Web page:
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Proposed Rule Making Provides Opportunities for Colleges and Universities in New York State to Consider Strategic Transactions with Out-of-State Institutions

January 24, 2024

Recognizing that colleges and universities in New York State require access to a greater range of strategic options in order to address the evolving higher education landscape, particularly in light of ongoing enrollment, financial, and operational challenges they may be facing, the New York State Education Department has proposed an amendment to the Rules of the Board of Regents (the “Rules”) which would allow an independent, not-for-profit New York State institution of higher education (“IHE”) to merge or consolidate, or enter into a sole member structure, with a “highly qualified out-of-state institution of higher education.” Prior to the proposed amendment, there was not a clear mechanism under the New York State Education Law (“Education Law”) or the Rules allowing a New York State IHE to consummate these types of strategic transactions with an out-of-state institution.

This new rule, if adopted, will provide new pathways for private New York IHEs to expand. And, importantly, the new rule offers critically needed alternatives for New York IHEs that may not have the financial strength to continue independently.

The proposed rule adds a new section (f) to Section 3.59 of the Rules. Under the proposed rule, an independent, not-for-profit college or university authorized to grant degrees in New York State and a “highly qualified out-of-state institution of higher education” wishing to merge or consolidate, or establish a sole member structure, must enter into a written agreement and submit an application to the Department under Sections 223 or 219, respectively, of the Education Law. The highly qualified out-of-state IHE must apply to the Board of Regents for a charter as an education corporation and for degree granting authority. The application must demonstrate that the out-of-state IHE and the resulting chartered corporation meet the requirements for a provisional or absolute charter and for obtaining authorization to offer degree programs, except that the highly qualified out-of-state IHE and the resulting charted corporation will not be required to have a New York State-based governing board independent of the highly qualified out-of-state IHE. The Board of Regents will determine whether the out-of-state IHE and the resulting chartered corporation will hold provisional or permanent authorization to offer degree programs.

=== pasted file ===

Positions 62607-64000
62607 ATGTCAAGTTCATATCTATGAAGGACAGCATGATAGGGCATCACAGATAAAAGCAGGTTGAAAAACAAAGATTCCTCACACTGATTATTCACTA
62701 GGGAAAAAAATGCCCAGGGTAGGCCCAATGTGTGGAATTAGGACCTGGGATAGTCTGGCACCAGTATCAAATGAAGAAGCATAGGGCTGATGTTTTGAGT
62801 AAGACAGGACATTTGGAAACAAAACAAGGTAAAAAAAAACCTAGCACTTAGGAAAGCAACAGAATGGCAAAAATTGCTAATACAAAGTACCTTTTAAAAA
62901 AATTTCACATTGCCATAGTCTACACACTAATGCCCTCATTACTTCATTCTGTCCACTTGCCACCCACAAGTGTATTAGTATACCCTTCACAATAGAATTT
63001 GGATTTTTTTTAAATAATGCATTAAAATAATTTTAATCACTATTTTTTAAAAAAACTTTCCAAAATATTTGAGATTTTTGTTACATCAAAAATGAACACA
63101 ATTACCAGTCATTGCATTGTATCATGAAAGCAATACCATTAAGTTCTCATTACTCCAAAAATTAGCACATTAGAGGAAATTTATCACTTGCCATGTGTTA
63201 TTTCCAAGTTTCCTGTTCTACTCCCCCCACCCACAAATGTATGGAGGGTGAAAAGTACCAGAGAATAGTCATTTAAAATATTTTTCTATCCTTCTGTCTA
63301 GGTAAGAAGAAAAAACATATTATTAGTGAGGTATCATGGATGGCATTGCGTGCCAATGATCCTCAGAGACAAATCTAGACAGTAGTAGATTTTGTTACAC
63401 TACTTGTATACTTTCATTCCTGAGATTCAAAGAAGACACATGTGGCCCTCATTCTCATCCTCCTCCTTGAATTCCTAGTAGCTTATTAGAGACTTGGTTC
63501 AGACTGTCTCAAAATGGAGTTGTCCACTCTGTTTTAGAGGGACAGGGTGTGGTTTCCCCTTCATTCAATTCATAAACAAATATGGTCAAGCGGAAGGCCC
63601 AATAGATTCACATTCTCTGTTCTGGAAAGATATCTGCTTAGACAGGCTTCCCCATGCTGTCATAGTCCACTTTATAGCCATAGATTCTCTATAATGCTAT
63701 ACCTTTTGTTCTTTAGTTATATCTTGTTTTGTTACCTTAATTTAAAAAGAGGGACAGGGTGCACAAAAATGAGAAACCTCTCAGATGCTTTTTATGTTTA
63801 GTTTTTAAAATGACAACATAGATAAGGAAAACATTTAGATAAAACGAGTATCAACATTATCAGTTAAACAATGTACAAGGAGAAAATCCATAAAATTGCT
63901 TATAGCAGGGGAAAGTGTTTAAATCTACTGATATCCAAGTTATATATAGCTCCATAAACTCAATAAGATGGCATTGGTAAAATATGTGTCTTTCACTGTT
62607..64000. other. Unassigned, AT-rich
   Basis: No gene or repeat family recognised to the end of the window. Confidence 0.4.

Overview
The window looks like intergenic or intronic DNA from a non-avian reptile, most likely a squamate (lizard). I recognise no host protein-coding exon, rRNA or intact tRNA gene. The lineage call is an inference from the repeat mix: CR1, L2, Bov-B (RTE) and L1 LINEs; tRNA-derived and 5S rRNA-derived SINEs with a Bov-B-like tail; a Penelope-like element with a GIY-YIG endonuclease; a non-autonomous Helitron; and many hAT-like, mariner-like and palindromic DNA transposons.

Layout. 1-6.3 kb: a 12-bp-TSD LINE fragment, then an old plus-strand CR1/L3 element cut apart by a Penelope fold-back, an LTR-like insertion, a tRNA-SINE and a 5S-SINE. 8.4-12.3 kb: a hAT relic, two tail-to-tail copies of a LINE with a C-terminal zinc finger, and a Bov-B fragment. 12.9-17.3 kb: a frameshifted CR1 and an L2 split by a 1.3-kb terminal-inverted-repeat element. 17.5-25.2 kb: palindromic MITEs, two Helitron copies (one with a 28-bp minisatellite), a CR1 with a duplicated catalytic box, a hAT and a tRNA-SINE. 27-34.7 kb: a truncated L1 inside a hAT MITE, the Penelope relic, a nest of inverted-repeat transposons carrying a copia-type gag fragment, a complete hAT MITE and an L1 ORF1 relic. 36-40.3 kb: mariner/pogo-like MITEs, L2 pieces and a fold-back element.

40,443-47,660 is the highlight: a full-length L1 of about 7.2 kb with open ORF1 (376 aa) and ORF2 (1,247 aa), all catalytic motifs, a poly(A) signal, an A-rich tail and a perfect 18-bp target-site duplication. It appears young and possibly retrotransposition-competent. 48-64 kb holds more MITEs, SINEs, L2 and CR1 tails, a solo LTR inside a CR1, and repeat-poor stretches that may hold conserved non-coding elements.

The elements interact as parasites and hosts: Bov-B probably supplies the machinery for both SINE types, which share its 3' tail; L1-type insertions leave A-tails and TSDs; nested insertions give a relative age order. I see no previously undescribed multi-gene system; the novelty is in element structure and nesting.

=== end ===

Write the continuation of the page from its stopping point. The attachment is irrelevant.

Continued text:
For purposes of the proposed amendment, a “highly qualified out-of-state institution of higher education” means an independent, not-for-profit IHE that: (1) is authorized to offer degree programs in a United States state or territory other than New York State, for at least 25 years, (2) is currently certified to participate in Title IV federal student aid programs, without provisional status or sanction, for the past 5 years, and (3) has been accredited for at least 10 years without any adverse actions being taken during such time, by an accrediting agency recognized by the United States Department of Education.

If the proposed transaction is approved, prior to recruiting or enrolling students in any program that is not currently registered to the New York IHE, the out-of-state IHE and resulting chartered corporation must apply for new program registration for each such new program, as well as a master plan amendment, if applicable. 

The Notice of Proposed Rule Making was published in the New York State Register on January 24, 2024. Public comments will be accepted for sixty (60) days--until March 24, 2024. It is anticipated that the proposed rule will be presented to the Board of Regents for permanent adoption at its May 2024 meeting. If adopted, the rule will become effective as of May 22, 2024.

Cullen and Dykman LLP’s Higher Education Practice Group is here to assist you in connection with evaluating and carrying out a variety of strategic transactions, including mergers, consolidations, and sole membership structures. If you have questions regarding any aspect of higher education law and/or whether this proposed new rule may impact or create opportunities for your institution, please feel free to contact Dina Vespia, Kevin P. McDonough, or Deirdre Mitacek.

Please note this is a general overview of developments in the law and does not constitute legal advice. Nothing herein creates an attorney-client relationship between the sender and the recipient.

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